This post has been my primary reason for wanting to start a blog: I'd like to share a hopeful story for everyone who is currently going through topical steroid withdrawal. By the end of 2020 I learnt about TSW and decided to give up steroid cream. I was terrified that it was going to be a long and debilitating process, and while it wasn't easy, one month in I was already over the worst part. It's now been six months and have been symptom free for over three months. In fact, my skin has never been better!
It took me a while to get around to writing this, though. The post outline has been sitting there for 5 months. I'm still unsure about sharing such a deeply personal experience, including pictures, with the world. I'm driven by the fact that TSW is such a difficult thing to go through on your own, and other people's stories have been immensely helpful to me. Something I would have loved to see more of is daily accounts of the healing processes people go through, so I'd know better what to expect. I decided to follow the advice to ‘write the article you wish you found when you googled something’ — so that's exactly what I'll be describing below. Additionally, I've created a members-only space where I'll be sharing unfiltered, in-depth stories about the ups and downs that come with TSW, healing, and life. If you're interested in reading more, just sign up and the posts will arrive to your inbox whenever I write something new.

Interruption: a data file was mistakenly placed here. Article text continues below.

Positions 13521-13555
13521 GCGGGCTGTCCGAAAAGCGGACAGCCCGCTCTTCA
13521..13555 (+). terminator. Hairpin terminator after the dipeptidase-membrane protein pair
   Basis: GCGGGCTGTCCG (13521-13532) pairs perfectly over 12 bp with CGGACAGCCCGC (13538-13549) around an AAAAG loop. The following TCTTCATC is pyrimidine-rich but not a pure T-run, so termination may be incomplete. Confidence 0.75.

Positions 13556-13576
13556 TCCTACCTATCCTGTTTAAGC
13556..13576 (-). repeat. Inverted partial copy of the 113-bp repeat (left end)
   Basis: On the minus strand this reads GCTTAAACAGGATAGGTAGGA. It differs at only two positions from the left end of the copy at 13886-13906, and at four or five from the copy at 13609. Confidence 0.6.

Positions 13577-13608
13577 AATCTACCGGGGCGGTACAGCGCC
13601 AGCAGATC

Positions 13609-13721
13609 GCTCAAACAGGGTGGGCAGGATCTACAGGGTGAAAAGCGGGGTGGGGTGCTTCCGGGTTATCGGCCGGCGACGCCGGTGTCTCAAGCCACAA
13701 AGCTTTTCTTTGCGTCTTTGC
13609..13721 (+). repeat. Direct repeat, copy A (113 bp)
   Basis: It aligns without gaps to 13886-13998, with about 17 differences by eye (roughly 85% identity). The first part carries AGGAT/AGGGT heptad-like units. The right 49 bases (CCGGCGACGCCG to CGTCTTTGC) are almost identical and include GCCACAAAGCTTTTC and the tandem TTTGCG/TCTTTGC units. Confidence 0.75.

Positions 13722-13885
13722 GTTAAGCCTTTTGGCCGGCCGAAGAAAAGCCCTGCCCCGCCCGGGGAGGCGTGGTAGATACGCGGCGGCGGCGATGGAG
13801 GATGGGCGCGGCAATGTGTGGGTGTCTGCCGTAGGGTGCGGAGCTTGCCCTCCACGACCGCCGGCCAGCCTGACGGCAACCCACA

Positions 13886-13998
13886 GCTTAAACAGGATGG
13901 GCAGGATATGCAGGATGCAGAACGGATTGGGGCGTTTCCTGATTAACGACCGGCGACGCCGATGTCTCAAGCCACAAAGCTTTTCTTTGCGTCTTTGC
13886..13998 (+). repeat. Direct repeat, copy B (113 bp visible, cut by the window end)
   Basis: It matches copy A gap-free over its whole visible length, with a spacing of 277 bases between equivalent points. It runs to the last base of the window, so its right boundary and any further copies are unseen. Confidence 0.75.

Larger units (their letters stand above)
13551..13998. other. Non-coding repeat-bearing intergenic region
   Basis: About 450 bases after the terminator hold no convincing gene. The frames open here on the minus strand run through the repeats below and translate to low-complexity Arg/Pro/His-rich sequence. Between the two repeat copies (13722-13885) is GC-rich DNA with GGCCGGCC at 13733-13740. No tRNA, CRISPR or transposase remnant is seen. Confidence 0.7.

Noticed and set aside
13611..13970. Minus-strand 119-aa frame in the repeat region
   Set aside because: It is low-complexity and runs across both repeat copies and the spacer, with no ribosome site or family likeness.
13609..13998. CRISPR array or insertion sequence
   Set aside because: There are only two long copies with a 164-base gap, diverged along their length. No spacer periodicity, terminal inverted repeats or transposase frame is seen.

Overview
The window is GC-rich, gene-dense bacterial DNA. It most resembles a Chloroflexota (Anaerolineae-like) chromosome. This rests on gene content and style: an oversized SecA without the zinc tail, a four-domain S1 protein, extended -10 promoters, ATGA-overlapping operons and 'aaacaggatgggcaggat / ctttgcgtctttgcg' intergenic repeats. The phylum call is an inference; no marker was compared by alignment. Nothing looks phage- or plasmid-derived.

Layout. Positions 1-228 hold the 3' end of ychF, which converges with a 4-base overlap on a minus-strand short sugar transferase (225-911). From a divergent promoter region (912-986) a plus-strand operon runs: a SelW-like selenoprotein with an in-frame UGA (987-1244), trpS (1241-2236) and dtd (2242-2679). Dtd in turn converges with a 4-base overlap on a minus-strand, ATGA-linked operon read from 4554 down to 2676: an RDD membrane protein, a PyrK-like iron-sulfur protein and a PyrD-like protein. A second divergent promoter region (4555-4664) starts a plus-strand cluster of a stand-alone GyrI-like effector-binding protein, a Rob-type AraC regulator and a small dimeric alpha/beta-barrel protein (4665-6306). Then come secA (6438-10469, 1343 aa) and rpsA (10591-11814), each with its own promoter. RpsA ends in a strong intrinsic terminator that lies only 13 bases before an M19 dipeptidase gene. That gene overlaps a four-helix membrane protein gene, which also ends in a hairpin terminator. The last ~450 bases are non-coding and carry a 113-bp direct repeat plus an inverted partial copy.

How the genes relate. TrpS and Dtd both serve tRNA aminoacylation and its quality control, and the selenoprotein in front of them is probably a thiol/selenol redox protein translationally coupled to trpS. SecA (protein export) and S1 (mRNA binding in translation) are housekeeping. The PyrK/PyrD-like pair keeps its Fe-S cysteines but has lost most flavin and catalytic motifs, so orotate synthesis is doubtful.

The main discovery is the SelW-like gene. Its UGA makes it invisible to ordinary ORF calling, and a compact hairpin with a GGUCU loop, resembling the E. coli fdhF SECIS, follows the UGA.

As for many people, 2020 was a difficult year. I moved from Barcelona to Amsterdam, went through a breakup and started a new job, all of which happened in the midst of a pandemic. I’ve suffered from atopic dermatitis for most of my life, and the severity of my eczema has always been a good indicator of my emotional stress levels. Unsurprisingly, this year had been particularly bad.
A dermatologist prescribed me a steroid cream (Cutivate cream 0,5mg/g fluticasone propionate) about 10 years ago, which I'd been using on and off. He warned me to not use it for more than 3 days consecutively, after which to take a 4 day break — advice I generally stuck with.
In December, I wondered why my skin wasn't getting better as my life slowly started to get back on track. The opposite was happening: as soon as I'd stop using topical steroid cream, it would flare up within the next two days. I was also experiencing a weird zinging feeling at random times, like an electric shock going through my face — although I didn't realise this was connected.
While browsing eczema forums online, I read about topical steroid withdrawal for the first time. I intuitively knew this could be a major clue as to what was going on. The more I read, the more I realised my symptoms where an exact match with TSW. I read every single piece of information I could find and knew it was going to be a long ride. I decided to quit the steroid cream cold turkey there and then (it was the end of December), and enter the new year in withdrawal. I was afraid and didn't know what to expect — I'd read many accounts of people for whom recovery took months to years, accompanied with some very distressing photos. I wanted to be the most healthy version of myself, in order to heal as quickly as I could — more on that in future posts.
Without people sharing their stories I would've still been trying to figure out what was going on. And so although posting these photos is uncomfortable to me, here's a day-by-day account of my progress, which will hopefully help some prepare for what's to come.